2. Bruce Edward Watts says:

    I enjoy reading these letters to ADR because Barbara always says what’s on her mind without reservation.

    I particularly like the line “He is ignorant–of the little things that don’t matter”, when describing Anderson.

    Glad that you can now post some letters again after finishing Lost Island.

    Bruce

  3. Hi Stefan, Thanks for posting these letters. The correspondence with Alice is so interesting. She seems to have been Barbara’s closest confidante. From the pictures it appears that she is much older than Barbara. Do you know how they met? Was there some family tie?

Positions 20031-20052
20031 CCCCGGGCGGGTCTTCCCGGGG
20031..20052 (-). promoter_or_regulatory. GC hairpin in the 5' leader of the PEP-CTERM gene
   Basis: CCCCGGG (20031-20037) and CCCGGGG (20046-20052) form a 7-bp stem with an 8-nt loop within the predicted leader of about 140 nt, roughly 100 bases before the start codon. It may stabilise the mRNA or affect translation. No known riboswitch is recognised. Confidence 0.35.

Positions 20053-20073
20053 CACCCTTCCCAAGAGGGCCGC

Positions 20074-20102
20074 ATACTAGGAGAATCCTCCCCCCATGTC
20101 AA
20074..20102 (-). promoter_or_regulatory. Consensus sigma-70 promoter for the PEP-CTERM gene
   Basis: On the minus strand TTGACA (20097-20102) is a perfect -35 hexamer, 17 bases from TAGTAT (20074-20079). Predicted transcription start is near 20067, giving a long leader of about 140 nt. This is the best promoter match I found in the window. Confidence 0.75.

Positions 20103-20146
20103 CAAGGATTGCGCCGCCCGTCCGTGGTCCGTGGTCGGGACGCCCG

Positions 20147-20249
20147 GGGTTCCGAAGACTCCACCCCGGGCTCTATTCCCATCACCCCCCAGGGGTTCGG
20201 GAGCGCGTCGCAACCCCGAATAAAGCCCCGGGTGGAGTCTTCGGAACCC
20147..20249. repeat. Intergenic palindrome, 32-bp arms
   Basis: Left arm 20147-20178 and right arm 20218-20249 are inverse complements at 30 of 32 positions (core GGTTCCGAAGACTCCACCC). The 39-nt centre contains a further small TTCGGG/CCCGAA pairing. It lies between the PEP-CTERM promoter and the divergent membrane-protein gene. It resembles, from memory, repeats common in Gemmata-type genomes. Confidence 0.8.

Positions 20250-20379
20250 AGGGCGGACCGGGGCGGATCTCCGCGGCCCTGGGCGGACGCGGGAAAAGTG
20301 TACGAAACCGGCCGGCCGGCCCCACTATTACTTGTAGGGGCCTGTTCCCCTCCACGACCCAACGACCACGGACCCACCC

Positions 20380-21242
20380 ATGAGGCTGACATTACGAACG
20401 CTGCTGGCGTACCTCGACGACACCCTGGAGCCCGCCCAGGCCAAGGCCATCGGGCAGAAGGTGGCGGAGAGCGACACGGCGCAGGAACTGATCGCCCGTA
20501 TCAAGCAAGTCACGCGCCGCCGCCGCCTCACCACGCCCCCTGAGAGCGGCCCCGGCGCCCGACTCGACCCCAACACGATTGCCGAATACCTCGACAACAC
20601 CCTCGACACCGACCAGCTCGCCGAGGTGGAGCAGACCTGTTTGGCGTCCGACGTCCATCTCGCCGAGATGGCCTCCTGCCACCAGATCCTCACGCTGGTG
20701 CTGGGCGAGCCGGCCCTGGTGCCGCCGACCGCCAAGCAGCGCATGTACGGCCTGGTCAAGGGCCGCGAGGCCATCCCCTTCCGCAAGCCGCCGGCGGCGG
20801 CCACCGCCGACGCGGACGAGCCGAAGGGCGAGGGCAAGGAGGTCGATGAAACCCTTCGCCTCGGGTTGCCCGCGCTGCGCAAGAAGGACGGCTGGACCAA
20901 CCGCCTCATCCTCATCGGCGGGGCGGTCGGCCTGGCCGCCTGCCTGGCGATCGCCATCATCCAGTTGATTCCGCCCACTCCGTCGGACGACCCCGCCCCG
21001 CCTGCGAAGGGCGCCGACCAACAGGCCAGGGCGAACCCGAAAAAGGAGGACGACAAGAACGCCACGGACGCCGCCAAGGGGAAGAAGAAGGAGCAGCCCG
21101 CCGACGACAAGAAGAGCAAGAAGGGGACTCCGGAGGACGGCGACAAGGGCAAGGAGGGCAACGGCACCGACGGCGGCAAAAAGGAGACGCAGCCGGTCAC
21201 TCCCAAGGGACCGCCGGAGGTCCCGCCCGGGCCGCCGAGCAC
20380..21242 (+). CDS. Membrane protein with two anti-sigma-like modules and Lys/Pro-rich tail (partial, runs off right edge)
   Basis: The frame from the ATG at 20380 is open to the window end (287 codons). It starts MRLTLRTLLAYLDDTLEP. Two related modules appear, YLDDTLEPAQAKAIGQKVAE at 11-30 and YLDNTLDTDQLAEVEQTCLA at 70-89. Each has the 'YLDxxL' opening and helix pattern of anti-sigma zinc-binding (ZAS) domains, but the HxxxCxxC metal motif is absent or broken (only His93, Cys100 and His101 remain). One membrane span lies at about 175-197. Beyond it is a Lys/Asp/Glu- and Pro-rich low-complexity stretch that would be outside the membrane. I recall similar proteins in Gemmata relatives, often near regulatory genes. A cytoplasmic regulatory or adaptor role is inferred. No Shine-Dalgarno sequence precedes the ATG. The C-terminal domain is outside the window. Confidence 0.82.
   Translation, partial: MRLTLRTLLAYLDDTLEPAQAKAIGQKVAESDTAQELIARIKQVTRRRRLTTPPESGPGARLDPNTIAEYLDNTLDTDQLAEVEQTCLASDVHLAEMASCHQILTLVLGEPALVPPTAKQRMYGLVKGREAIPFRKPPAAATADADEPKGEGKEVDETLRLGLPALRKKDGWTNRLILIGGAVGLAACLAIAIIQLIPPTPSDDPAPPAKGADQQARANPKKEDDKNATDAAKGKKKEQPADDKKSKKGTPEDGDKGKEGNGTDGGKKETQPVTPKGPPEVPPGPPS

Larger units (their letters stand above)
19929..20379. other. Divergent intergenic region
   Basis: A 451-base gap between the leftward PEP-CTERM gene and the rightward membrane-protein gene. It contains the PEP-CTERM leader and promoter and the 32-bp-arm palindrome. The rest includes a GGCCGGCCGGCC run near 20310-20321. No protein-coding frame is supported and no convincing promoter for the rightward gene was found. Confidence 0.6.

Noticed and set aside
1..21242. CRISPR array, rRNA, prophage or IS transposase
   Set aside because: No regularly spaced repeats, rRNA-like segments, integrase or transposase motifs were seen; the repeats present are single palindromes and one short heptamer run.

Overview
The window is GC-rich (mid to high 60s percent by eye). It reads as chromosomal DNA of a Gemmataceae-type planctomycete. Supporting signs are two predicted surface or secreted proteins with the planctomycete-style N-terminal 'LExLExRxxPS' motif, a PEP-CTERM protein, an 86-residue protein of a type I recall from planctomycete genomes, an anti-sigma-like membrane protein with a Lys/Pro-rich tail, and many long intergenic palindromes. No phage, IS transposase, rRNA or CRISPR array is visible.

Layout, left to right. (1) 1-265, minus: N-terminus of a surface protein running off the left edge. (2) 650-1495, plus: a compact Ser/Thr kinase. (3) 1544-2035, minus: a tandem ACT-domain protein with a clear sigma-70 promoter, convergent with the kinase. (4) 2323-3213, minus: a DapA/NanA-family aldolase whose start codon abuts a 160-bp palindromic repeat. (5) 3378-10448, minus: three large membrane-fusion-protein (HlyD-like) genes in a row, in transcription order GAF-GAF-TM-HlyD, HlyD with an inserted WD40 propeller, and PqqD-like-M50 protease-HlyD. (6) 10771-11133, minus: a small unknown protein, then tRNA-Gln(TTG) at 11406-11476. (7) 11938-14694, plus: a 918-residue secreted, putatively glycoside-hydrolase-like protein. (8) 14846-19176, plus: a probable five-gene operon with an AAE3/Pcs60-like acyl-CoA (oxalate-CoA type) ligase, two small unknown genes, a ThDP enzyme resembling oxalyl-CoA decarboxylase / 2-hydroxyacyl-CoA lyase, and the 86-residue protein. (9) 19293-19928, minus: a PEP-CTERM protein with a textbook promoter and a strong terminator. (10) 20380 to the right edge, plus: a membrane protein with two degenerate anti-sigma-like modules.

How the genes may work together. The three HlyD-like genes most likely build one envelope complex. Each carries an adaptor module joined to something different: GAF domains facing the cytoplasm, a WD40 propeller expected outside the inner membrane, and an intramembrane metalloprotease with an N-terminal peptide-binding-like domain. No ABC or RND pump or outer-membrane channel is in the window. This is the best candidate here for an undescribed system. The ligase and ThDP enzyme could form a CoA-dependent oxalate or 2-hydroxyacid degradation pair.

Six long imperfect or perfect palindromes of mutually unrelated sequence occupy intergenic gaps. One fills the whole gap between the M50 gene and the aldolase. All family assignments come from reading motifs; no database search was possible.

• Bert and Alice Russell were friends of either Helen or of both Helen and Wilson Follett; I’m not sure which. Barbara stayed with the Russells while Helen sailed back to Hawaii to work on her manuscript for “Magic Portholes” in 1929-30. I’m not positive, but I think 1929 was the first time Barbara and Alice met. Bar became friends with Alice’s daughters, Elisabeth and Phoebe, but ADR was the prime correspondent and, as you say, confidante.